Here's the story: while doing some shopping downtown with my better half, I decided to check out the metal section of one of the local record stored, like I've done so many times before, while she went to pick-up something in the Illum department store. I immediately went to the discount section in the metal department of the record store, knowing that that they have some ridiculously cheap things there. I found this release by Adagio in that section. Now, a band name like Adagio made me suspect that this would either be an extremely cheesy power metal release or a progressive metal release with instrument-wanking galore. I thought "what the hell, it's not like it's expensive" and bought the CD. I've done this numerous time before - bought a ridiculously cheap release by a band that was completely unknown to me - and I've burnt my fingers, but I've also had some really positive surprises.
So were my expectations met?
Yes and no. "Dominate" turns out to be a release that combines power metal and progressive/symphonic metal, but, fortunately, it's a best-of-both-worlds situation. There are some cheesy elements, to be sure, and a lot of instrument-wankery. However, this is neatly wrapped in heavy, thrashy, or groovy guitar riffs. The guitars actually have a very dark sound and feel to them which adds a sense of Nevermore-ish darkness to the music, which is probably another de-cheesing factor. Moreover, the vocalist(s) make use of mid to high registers, spiced up by death metal growling and black metal screaming which provides a welcome break from the volatile high register voices used by a lot of power metal bands. The symphonic aspect is primarily contributed by heavy use of keyboards - there are times when the keyboards become too dominant - but mostly they just serve to add a certain athmosphere and provide an extra element of melody. While I really like the use of avant-garde piano-patterns and Dream Theater-like keyboard solos, I find the use of the keyboard to emulate symphonic orchestras weak: it simply sounds too synthesized, and I would prefer if Adagio had actually hired a real symphonic orchestra to take care of symphonic arrangements.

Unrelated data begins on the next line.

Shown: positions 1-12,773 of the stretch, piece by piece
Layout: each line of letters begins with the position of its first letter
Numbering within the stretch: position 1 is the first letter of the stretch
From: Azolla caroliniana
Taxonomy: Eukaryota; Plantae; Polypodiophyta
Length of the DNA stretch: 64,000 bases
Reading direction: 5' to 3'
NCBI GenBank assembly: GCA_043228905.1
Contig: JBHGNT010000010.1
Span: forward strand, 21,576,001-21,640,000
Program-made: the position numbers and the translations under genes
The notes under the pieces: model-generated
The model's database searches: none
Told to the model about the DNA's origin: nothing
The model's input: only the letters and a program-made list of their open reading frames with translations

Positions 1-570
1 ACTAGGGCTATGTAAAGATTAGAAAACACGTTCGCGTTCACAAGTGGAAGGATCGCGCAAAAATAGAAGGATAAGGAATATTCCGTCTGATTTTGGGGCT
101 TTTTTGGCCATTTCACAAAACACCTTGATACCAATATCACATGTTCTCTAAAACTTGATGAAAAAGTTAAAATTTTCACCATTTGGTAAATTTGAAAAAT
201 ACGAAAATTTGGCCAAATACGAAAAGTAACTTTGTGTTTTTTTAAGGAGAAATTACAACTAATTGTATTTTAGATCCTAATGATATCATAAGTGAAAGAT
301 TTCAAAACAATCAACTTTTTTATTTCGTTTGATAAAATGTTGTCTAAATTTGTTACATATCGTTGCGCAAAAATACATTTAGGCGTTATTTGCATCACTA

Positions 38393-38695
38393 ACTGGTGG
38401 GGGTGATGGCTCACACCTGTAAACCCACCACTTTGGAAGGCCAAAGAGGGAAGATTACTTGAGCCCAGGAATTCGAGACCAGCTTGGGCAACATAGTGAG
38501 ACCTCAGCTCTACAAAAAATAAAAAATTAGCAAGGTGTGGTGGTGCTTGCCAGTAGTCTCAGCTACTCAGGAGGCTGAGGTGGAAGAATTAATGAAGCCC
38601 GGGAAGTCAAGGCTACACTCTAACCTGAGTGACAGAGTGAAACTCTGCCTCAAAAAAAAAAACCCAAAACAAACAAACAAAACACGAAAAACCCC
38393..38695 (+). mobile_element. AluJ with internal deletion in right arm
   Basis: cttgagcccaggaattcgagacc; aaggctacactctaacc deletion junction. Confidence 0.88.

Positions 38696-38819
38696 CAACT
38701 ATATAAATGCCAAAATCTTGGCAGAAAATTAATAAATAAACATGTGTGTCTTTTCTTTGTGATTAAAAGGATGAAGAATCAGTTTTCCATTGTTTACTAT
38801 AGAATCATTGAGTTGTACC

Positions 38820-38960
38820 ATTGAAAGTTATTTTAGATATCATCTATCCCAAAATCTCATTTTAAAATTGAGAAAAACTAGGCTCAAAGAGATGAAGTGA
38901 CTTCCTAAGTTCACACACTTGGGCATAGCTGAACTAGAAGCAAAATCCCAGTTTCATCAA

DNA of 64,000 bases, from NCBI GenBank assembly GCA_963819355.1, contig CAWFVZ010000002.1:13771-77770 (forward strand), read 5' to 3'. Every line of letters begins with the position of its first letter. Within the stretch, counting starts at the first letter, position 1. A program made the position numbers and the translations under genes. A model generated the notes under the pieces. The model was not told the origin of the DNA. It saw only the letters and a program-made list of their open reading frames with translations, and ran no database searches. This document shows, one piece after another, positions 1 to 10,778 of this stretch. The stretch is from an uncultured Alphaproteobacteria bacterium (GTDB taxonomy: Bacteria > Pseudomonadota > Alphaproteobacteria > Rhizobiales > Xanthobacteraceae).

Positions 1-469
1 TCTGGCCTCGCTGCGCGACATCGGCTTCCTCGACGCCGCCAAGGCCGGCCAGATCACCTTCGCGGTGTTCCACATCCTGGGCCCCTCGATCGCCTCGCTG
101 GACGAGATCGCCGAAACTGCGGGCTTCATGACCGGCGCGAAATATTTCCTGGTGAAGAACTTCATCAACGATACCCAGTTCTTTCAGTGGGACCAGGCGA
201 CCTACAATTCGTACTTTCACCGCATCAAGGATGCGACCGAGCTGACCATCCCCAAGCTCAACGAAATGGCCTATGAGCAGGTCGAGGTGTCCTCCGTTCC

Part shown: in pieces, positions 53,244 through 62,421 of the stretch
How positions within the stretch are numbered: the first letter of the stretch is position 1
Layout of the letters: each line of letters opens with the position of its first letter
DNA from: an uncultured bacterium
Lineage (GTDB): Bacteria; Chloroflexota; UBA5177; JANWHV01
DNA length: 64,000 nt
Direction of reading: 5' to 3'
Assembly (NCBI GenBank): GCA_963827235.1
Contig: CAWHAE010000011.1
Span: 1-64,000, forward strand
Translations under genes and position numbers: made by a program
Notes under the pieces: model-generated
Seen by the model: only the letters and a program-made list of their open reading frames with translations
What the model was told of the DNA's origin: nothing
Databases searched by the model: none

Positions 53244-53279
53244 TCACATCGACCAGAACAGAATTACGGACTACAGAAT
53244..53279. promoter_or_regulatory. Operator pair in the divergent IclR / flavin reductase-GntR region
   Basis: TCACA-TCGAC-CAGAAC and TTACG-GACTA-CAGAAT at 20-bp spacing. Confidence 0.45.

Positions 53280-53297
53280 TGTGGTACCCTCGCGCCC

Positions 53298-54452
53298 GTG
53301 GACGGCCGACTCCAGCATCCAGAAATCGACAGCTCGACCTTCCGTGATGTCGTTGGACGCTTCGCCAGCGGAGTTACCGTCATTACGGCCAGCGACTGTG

The album contains a cover of the theme from "Fame", but, surprisingly, they actually manage to make a more-than-decent power metal song out of it, leaving the ghastly ballad "Kissing the Crow" as the weakest track on the CD.
I think this album will appeal to fans of power metal along the lines of Nevermore, Symphony X, Harrow and Rawhead Rexx, and I would also recommend it to fans of heavier progressive metal.
(review originally posted on metalmusicarchives.com)
Summary: This is a masterpiece. A perfect blend of prog metal with an aggressive edge and classical music. It's really different from bands like Rhapsody who try to create the impression that there is a fully fledged orchestra playing. Although Adagio also do this occasionally, they mainly use piano and strings/synth/effects which create a rich, polyphonic experience. Usually there are one guitar, one pianist and underlying strings - and of course the bass and vocals.
I won't mention each song here - they are all really outstanding, not at all derivative of bands like Symphony X and Dream Theater. Many rhythmic extravaganzas, purely classical piano interludes by maestro Andersson and stunning guitar solos by Mr. Forte. What I like most about this album is the diversity of the songs which at the same time really work as a whole, every little melody seems to be vital, nothing uncalled-for or forced. The vocals are more than a match for the best vocalist of the genre - namely Russell Allen of Symphony X.
Next Profundis 7:39
The Mirror Stage 6:31
Missa Aeterna Bonus 6:36